Years ago I used to run a little parody account on Twitter. Nothing major, nothing dangerous – just gently joking about a European Commissioner. The bio even said it was a parody. And then, from one day to the next, the account disappeared. No warning. I contacted Twitter’s support to enquire what happened. No response. I enquired once more, still nothing. The account was minor enough to not worry about, so I dropped it. But a lesson was learned – if you need something from Twitter’s support, good luck!
Then a few years later Twitter summarily changed how third parties could access its API. That basically killed overnight the app I had been using on my phone to access Twitter – Tweetbot*. Twitter couldn’t show me any ads in Tweetbot, and there was no other way for me to finance Twitter (I’d have happily paid for a subscription back then – as a means to keep the likes of Tweetbot alive) but there was essentially no option but to switch to Twitter’s official app.
My user experience on the network had worsened, but then what alternatives did I have? I tried Ello that boomed and bust. I tried GNU Social. I tried Mastodon – before most people had heard of it. I even tried to replicate some of the political discussion on other social networks where I was already present – to no avail.
The crux was that while the Twitter experience was worsening, there was nothing I could do about it – while all the people who themselves made it a good network, a good community in the first place, were still there and were themselves not moving. And let me be up front about it – both the size of that community, and the types of people in it, matter. I write about political topics, so reaching decision makers, academics, journalists is important to me. I was not on Twitter only have small conversations.
And then along comes Musk.
Suddenly it feels Twitter is heading towards a wall, and fast. Whether it’s as dystopian as Dave Troy outlines here I do not know, but a combination of the concerns about the technology, Musk’s treatment of Twitter staff, and the Verified fiasco add up.
Suddenly the imperative for something else is stronger than ever, more people feel it.
And then came the sense of foreboding.
This blog – back more than a decade ago – used to part of a solid EU blogger community. And then independent blogging steadily declined, and European Union political commentary switched to Twitter. In 13 years on Twitter, and more than 220k tweets written, I managed to built up a solid audience there – through a combination of having been an early adopter, a good dose of luck and privilege, and some hard work.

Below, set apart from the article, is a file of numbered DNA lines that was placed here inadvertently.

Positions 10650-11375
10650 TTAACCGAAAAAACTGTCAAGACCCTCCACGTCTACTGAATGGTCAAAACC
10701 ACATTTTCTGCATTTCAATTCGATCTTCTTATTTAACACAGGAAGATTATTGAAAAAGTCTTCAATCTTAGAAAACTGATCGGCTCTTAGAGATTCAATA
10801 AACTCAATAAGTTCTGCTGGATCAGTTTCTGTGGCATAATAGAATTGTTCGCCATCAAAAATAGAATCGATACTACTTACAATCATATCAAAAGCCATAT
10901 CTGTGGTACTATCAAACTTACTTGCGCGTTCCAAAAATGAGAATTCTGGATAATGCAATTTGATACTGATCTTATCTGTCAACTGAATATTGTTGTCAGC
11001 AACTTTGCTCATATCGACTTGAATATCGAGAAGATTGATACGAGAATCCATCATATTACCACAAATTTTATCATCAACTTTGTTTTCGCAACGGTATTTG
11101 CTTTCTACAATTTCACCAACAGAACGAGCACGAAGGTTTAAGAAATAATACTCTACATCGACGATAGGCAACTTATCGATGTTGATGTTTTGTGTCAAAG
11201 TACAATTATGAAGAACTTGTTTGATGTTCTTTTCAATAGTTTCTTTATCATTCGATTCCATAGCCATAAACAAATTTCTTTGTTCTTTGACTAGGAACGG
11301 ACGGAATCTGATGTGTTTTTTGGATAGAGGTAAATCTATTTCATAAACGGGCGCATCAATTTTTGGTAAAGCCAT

Can I do that community building all over again I asked myself? Can I try to re-build on Mastodon (which this time looked to have momentum) some of what it looks like I am going to be losing on Twitter?
I’d been on Mastodon a while, but never got the conversations to work. mastodon.cloud where I was remained sluggish, so I switched instance to gruene.social (I am https://gruene.social/@jon/ now) – and put some serious energy behind making it work over the past week. I’ve tried to support other Twitter users making the move to Mastodon. I’ve tried to follow back as many of the people I can identify on Mastodon as I can, although the prevalence of anonymous accounts has been rather tricky to navigate.
But the crux is this: in the main communities of interest where I have been active – UK-EU relations, EU politics, and railways and sustainable transport – there are enough people now on Mastodon to make conversations work there – currently in addition to Twitter, rather than as a complete replacement. But a path to complete replacement also seems possible.
Don’t get me wrong – this is not some kind of panacea, even if the comparative absence of trolling and pile-ons feels very refreshing at the moment. But thinking about how Twitter evolved, and the examples of the parody account and the API access above, I can see how cases like that could work out differently on a network that is structured differently. If my instance is tough on parodies, I can find one that is more liberal. Different instances will develop different funding models, different moderation models, different systems for users to build tools using their data. I have more opportunity to decide the way I want Mastodon to work for me than I ever had on Twitter.
That’s not to say Mastodon will work out right. It is far from given. It could be that the potential Twitter exodus forces a course correction there, and Mastodon itself is a victim as people migrate back – a valid fear expressed by Craig Grannell. It could be that the slightly more clunky tech to use Mastodon maintains the network as something for an IT literate elite, acts as a barrier to entry. It could be that the decentralised network, not advertising funded, sinks under the weight of its own users. There are valid concerns that some groups are under represented on Mastodon, and are reluctant to move given Twitter gave them a voice.
But – for now – it feels like Mastodon is what we, the users, can make of it. It is importantly not what some tech bro thinks he wants to do to us, with some ill thought out vision for the tool. And that, for now, gives me a glimmer of hope.
* – Tweetbot did subsequently re-gain some of the core features later. What is or is not accessible via the API then and now is not my main concern here.